The poor dog's every attempt at escape only wedged himself more thoroughly fast. But after a while, in time to save the dog, though not to save the ice-cream, my neighbor and myself effected a rescue. Edwin Landseer, the great painter of dogs and their friends, missed his best chance by not being there when the parishioner took hold of the freezer and the pastor seized the dog's tail, and, pulling mightily in opposite directions, they each got possession of their own property.

Carlo was cured of his love for luxuries, and the sight of the freezer on the back steps till the day of his death would send him howling away.

Carlo found, as many people have found, that it is easier to get into trouble than to get out. Nothing could be more delicious than while he was eating his way in, but what must have been his feelings when he found it impossible to get out! While he was stealing the freezer the freezer stole him.

Lesson for dogs and men! "Come in!" says the gray spider to the house-fly; "I have entertained a great many flies. I have plenty of room, fine meals and a gay life. Walk on this suspension bridge. Give me your hand. Come in, my sweet lady fly. These walls are covered with silk, and the tapestry is gobelin. I am a wonderful creature. I have eight eyes, and of course can see your best interest. Philosophers have written volumes about my antennae and cephalothorax." House-fly walks gently in. The web rocks like a cradle in the breeze. The house-fly feels honored to be the guest of such a big spider. We all have regard for big bugs. "But what is this?" cries the fly, pointing to a broken wing, "and this fragment of an insect's foot. There must have been a murder here! Let me go back!" "Ha! ha!" says the spider, "the gate is locked, the drawbridge is up. I only contracted to bring you in. I cannot afford to let you out. Take a drop of this poison, and it will quiet your nerves. I throw this hook of a fang over your neck to keep you from falling off." Word went back to the house-fly's family, and a choir of great green-bottled insects sang this psalm at the funeral:

"An unfortunate fly a-visiting went, And in a gossamer web found himself pent."

The first five years of a dissipated life are comparatively easy, for it is all down hill; but when the man wakes up and finds his tongue wound with blasphemies, and his eyes swimming in rheum, and the antennae of vice feeling along his nerves, and the spiderish poison eating through his very life, and, he resolves to return, he finds it hard traveling, for it is up hill, and the fortresses along the road open on him their batteries. We go into sin, hop, skip and jump; we come out of it creeping on all fours.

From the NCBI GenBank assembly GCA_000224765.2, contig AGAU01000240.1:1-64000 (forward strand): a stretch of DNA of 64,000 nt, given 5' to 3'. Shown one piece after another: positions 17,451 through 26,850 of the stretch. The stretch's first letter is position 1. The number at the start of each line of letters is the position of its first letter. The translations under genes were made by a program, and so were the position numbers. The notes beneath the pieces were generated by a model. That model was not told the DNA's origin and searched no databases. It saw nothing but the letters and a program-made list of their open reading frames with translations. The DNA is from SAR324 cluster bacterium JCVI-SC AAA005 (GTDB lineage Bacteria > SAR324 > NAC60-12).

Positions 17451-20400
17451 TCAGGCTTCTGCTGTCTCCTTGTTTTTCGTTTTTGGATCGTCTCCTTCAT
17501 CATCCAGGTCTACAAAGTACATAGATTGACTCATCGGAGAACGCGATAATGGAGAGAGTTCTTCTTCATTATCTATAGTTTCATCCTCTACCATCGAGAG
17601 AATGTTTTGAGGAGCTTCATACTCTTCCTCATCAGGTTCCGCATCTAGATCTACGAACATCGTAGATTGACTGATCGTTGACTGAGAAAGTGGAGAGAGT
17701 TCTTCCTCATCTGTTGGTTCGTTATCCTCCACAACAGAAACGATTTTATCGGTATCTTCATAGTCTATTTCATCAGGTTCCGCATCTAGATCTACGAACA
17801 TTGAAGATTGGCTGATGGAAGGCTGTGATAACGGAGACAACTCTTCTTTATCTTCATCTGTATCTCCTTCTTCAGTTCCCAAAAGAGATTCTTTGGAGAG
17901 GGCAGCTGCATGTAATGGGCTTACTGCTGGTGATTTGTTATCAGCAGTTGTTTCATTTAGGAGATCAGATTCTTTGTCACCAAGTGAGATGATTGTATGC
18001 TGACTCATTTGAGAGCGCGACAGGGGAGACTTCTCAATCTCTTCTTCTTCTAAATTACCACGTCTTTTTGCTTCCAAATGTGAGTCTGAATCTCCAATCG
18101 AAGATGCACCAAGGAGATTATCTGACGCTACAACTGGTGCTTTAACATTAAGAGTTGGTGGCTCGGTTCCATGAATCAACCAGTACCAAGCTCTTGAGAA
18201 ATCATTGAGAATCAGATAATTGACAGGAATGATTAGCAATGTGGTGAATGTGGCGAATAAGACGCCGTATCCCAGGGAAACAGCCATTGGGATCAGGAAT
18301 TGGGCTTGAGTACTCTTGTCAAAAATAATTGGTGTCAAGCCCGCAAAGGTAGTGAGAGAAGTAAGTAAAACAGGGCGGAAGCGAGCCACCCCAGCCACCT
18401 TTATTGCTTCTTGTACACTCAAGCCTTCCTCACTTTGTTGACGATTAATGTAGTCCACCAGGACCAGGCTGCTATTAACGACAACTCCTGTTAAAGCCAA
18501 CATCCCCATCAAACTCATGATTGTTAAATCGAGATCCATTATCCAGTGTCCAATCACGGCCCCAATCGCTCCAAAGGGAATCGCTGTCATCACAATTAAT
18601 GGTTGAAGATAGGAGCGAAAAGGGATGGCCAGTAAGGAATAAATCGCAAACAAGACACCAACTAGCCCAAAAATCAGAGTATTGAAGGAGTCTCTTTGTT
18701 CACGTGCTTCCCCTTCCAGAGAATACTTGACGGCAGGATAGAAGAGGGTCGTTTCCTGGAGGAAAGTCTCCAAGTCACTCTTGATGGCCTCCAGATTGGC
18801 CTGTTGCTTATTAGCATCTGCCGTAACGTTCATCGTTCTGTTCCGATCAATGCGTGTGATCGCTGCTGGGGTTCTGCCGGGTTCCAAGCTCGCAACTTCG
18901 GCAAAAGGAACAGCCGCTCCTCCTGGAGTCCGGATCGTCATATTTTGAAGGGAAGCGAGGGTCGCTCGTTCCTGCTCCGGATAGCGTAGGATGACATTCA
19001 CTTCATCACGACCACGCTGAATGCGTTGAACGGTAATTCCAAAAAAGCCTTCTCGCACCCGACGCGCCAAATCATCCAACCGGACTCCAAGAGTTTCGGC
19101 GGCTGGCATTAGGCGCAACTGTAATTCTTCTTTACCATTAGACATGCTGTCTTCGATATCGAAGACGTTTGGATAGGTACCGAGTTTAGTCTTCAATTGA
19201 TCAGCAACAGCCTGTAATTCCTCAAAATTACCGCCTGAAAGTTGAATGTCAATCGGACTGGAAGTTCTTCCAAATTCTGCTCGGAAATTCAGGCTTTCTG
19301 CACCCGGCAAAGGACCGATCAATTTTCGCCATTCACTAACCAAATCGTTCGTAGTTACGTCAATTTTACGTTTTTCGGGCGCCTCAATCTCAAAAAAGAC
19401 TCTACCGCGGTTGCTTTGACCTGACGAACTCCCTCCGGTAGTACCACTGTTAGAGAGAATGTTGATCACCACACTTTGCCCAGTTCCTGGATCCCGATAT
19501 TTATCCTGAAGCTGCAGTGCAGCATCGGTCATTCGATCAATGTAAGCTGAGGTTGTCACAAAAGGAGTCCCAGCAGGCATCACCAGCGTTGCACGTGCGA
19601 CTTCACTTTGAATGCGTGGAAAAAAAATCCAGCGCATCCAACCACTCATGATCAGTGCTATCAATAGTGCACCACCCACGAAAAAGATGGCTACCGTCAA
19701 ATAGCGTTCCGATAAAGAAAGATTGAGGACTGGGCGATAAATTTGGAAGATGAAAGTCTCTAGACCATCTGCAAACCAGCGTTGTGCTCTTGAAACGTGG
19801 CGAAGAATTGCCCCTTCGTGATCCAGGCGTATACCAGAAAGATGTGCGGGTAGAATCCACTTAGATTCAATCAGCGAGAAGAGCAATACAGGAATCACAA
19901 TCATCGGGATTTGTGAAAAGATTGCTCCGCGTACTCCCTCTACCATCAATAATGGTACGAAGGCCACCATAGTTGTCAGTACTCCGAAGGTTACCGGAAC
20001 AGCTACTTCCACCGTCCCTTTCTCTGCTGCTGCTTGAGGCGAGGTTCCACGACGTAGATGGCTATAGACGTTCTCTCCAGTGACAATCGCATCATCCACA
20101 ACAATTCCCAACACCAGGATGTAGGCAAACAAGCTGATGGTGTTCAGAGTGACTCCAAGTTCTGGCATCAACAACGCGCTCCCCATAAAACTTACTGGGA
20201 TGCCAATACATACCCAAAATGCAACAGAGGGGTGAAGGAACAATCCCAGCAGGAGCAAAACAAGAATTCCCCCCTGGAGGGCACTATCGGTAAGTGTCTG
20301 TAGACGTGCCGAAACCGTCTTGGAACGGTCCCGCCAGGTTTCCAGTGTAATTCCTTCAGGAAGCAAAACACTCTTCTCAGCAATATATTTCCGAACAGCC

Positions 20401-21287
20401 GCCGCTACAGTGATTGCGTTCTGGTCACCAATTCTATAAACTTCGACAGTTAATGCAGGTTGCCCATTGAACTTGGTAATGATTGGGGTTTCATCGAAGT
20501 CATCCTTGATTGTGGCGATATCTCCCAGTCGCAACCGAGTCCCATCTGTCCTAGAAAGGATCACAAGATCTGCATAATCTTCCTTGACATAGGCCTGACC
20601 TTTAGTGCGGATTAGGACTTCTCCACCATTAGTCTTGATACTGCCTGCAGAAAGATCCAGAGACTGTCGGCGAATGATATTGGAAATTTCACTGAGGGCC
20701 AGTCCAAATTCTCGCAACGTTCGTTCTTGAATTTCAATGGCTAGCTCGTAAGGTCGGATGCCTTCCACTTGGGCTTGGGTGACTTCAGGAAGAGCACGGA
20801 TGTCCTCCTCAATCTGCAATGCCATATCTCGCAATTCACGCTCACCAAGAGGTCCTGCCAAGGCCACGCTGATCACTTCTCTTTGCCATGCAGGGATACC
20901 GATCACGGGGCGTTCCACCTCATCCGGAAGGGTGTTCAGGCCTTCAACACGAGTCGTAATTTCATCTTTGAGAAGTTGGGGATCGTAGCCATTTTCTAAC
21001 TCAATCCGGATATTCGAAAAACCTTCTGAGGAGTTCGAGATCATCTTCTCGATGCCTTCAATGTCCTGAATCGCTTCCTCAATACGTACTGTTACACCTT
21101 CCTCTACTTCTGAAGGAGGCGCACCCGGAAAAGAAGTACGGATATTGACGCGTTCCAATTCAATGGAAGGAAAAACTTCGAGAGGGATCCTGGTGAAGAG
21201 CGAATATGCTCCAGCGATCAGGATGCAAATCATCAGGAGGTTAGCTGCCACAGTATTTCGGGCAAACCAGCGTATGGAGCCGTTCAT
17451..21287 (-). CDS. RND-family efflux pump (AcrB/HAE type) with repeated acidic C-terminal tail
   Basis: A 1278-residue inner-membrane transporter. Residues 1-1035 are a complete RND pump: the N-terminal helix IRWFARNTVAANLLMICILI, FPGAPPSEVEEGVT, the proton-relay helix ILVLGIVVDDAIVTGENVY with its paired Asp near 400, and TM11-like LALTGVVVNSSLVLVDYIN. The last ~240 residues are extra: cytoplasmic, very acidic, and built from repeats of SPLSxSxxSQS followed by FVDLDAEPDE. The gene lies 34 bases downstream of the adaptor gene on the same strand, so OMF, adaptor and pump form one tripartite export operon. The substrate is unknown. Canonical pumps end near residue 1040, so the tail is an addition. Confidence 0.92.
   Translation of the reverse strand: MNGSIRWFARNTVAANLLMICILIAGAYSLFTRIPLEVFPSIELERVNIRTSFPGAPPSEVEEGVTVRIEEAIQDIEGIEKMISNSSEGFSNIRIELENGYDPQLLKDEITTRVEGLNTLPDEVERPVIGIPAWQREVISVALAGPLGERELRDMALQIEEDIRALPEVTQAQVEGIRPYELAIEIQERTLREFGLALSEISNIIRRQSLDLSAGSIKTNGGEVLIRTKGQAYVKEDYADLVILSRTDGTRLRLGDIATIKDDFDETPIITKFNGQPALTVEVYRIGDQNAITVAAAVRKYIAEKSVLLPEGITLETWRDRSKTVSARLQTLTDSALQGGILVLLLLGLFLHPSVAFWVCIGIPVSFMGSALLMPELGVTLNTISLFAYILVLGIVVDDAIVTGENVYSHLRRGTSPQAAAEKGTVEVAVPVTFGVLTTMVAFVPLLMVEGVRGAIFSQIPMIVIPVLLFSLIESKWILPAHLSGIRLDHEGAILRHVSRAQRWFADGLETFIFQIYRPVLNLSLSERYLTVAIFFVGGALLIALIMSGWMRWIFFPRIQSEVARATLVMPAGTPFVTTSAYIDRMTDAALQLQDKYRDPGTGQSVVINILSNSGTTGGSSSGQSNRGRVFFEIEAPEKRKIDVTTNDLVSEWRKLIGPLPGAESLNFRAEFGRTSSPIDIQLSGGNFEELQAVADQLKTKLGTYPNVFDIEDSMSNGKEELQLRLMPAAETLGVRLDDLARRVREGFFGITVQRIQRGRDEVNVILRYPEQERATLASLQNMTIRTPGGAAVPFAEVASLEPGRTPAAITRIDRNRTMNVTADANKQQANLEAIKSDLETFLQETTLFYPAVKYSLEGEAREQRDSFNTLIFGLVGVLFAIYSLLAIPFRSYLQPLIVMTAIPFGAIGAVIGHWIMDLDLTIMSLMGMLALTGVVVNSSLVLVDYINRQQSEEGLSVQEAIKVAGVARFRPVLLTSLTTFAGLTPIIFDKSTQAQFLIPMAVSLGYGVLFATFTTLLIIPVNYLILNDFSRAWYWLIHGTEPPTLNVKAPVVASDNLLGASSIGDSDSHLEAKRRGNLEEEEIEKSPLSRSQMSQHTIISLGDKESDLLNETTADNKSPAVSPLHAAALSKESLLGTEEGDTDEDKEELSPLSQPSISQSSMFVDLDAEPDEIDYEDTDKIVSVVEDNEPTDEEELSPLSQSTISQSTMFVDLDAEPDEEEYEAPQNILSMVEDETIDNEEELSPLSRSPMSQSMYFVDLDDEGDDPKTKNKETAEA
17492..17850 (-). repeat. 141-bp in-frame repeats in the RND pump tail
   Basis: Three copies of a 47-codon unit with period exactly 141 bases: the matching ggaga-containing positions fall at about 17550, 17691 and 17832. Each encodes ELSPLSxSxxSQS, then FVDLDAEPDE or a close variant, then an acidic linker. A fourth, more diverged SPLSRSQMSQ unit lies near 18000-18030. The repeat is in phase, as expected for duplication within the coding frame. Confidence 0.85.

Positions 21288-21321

Let flies and dogs and men keep out of mischief. It is smooth all the way there, and rough all the way back. It is ice-cream for Carlo clear down to the bottom of the can, but afterward it is blinded eyes and sore neck and great fright. It is only eighteen inches to go into the freezer; it is three miles out. For Robert Burns it is rich wine and clapping hands and carnival all the way going to Edinburgh; but going back, it is worn-out body, and lost estate, and stinging conscience, and broken heart, and a drunkard's grave.

Better moderate our desires. Carlo had that morning as good a breakfast as any dog need to have. It was a law of the household that he should be well fed. Had he been satisfied with bread and meat, all would have been well. But he sauntered out for luxuries. He wanted ice-cream. He got it, but brought upon his head the perils and damages of which I have written. As long as we have reasonable wants we get on comfortably, but it is the struggle after luxuries that fills society with distress, and populates prisons, and sends hundreds of people stark mad. Dissatisfied with a plain house, and ordinary apparel, and respectable surroundings, they plunge their head into enterprises and speculations from which they have to sneak out in disgrace. Thousands of men have sacrificed honor and religion for luxuries, and died with the freezer about their ears.